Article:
Fiasco (novel)

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Fiasco is one of the later novels by Stanislaw Lem, and yet another concerning the issues of First Contact. It is also the last time when we meet Pirx the Pilot.

The story initially follows Parvis, a young pilot on the Saturn's moon Titan, who despite warnings against that, ventures in his walker into the dangerous region of methane geysers to look for missing people, among them famous veteran pilot Pirx. He fails, and is forced to use the emergency procedure of vitrification.

Many years later, a huge starship is sent to a distant system to carry out a historical mission: to contact an alien civilisation discovered there. During the launch preparation, the fatal geyser region of Titan is cleared, and bodies of those lost are uncovered. Only one person, however, can be brought back to life; his identity can be narrowed to no more than "either Pirx or Parvis". Regardless of who he is, the resurrected man joins the crew and plays a crucial role in the mission.

Tropes used in Fiasco (novel) include:
  • Continuity Nod: Parvis' mission to rescue the titular character of Tales of Pirx the Pilot.
  • Cool Starship: actually two, the smaller ship meant to do the diplomatic work, and a mothership that waits in a black hole's gravity well for its return. They use Ramscoop propulsion and were launched from Titan by a battery of lasers.
  • Do a Barrel Roll: to deal with the Quintan anti-spaceship weapon, the ship does a barrel roll through a sun's corona.
  • Earthshattering Kaboom
  • First Contact: with the Quintan civilisation. Two words are enough to describe the result.
  • Fun with Acronyms: the Digital Engrammic Universal System (called the General Operational Device in the original), the ship's quantum computer.
  • Human Popsicle: the vitrification.
  • Humans Are the Real Monsters: even if unintentionally.
  • Humongous Mecha: the walkers, which actually are construction vehicles.
  • Kill Sat: the humans try a big stick when speaking softly failed. Just, so to say, overdo it in scale.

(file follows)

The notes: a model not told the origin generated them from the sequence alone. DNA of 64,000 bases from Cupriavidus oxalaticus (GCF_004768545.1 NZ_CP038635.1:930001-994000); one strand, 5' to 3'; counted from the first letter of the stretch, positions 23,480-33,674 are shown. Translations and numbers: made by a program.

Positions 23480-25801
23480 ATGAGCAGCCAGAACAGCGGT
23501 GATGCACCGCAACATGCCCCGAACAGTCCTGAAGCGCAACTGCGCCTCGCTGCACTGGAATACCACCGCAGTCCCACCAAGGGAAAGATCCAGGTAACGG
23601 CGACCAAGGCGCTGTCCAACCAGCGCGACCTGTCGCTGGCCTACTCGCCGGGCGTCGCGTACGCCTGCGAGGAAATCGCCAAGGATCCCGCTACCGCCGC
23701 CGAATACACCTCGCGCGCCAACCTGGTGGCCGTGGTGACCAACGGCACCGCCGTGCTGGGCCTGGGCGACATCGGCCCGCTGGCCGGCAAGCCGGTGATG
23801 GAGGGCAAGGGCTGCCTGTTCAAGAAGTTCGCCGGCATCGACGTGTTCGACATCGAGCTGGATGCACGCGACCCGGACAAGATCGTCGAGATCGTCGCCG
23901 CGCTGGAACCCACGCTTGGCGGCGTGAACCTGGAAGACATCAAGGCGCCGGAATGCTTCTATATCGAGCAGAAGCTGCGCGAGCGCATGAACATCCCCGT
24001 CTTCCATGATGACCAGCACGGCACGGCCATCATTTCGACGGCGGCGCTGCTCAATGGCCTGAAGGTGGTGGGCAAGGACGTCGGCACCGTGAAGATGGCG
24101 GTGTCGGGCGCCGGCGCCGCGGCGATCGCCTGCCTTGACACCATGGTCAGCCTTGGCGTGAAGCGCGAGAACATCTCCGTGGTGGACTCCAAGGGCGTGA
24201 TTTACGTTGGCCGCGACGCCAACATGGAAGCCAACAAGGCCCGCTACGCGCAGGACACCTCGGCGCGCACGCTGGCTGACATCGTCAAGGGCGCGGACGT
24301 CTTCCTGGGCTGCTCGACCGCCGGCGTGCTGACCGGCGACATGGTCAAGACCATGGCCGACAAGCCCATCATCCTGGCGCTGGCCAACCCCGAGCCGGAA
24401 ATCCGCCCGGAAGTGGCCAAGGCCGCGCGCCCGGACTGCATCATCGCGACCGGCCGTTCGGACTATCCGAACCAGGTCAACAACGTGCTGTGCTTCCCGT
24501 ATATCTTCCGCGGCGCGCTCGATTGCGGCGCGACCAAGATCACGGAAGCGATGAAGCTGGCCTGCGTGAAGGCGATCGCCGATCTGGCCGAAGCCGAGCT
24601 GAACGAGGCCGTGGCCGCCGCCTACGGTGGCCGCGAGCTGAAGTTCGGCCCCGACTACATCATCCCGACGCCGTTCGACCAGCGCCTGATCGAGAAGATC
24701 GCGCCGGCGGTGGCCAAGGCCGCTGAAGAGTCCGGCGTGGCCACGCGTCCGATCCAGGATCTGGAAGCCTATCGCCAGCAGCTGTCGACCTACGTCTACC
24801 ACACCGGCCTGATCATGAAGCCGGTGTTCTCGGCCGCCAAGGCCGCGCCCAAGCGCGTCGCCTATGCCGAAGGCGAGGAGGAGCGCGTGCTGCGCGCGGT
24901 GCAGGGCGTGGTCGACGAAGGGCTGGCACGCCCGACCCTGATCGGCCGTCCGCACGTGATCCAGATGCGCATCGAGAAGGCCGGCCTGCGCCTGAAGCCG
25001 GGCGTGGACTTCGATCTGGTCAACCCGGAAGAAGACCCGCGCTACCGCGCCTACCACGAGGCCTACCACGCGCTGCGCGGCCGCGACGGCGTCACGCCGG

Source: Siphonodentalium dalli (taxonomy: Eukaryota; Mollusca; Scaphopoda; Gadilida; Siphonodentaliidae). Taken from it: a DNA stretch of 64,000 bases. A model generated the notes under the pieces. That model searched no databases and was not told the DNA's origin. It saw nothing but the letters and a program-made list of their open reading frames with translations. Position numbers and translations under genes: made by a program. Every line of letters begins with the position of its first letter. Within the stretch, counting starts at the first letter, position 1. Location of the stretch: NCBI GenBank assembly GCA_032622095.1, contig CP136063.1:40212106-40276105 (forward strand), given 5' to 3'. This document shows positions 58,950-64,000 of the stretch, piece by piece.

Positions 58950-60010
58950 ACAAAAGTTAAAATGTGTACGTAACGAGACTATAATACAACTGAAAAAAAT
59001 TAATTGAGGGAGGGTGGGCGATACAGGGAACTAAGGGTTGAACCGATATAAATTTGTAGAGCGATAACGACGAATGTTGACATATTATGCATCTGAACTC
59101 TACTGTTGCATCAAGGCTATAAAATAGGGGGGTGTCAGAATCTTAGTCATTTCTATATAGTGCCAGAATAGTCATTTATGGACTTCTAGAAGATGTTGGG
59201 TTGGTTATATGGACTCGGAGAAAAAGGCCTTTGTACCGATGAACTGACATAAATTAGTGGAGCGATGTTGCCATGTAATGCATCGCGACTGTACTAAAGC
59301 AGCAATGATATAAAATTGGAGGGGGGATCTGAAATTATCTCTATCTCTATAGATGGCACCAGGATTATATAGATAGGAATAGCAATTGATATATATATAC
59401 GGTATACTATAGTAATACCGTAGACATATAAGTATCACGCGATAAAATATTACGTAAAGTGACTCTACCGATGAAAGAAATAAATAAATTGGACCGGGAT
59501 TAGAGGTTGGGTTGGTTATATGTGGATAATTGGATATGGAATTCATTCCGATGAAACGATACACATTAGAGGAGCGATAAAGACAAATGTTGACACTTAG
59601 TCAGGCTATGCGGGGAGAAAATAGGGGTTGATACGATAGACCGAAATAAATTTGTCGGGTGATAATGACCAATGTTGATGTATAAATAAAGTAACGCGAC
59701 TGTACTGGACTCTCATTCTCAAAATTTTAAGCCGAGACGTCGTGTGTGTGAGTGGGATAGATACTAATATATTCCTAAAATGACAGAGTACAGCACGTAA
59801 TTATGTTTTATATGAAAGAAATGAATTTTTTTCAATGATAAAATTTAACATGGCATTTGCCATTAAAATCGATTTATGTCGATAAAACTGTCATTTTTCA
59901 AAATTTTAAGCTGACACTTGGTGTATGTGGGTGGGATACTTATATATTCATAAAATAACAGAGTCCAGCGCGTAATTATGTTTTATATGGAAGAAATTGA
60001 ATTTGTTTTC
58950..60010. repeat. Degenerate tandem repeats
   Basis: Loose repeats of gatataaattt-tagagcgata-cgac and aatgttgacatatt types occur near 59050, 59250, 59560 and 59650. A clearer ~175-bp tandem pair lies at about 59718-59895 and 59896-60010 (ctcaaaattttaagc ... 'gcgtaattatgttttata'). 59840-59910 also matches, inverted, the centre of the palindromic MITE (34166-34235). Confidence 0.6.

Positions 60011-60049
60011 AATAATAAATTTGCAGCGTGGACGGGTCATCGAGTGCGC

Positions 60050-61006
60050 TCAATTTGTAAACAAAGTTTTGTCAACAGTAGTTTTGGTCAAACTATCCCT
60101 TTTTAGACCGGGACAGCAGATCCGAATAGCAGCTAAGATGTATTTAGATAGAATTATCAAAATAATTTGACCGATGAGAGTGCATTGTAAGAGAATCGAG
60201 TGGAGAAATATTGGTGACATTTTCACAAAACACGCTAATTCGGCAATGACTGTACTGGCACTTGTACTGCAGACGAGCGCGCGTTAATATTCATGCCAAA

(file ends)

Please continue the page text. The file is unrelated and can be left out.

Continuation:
• Master Computer: DEUS/GOD.
  • Minovsky Physics: the properties of black holes. Human ability to grasp them turns out to be major plot device.
  • Nice Job Breaking It, Hero: it can be said of the whole crew, but the P in particular.
  • Noble Profession: the Jesuit priest is the voice of conscience in the crew. This also marks the change that happened over the years in Lem's writing, that he set a priest in such a role.
  • Only Sane Man: dual role—the P (who seems to have the practical common sense of Pirx) and the Jesuit priest. Though the former's good ideas turn out to have unintended consequences...
  • Shoot the Shaggy Dog: the novel can be described as an in-depth exploration of the concept of "epic fail" -— so many completely avoidable and generally meaningless failures happen there.
  • Starfish Aliens: the Quintans. Discussed once the humans force them to open contact by emitting images of humanoids on clouds. The real shapes of the aliens are revealed only at the last moment.
    • Mentally, they are staunchly isolationist, but the reason for that is hardly inhuman: the humans conclude they're divided into two blocs locked in a cold war, and the governments of both cover up their arrival in fear of it being exploited by the other bloc.
  • We Can Rebuild Him: the P is a Composite Character in a most literal way—there's two bodies in good shape, enough material for one man, but at the cost of dismantling the other body. He's got quite an identity problem afterwards.
  • We Come in Peace, Shoot to Kill: humans come in peace to establish contact with Quintans. The aliens are passive-aggressive about the idea. The humans insist.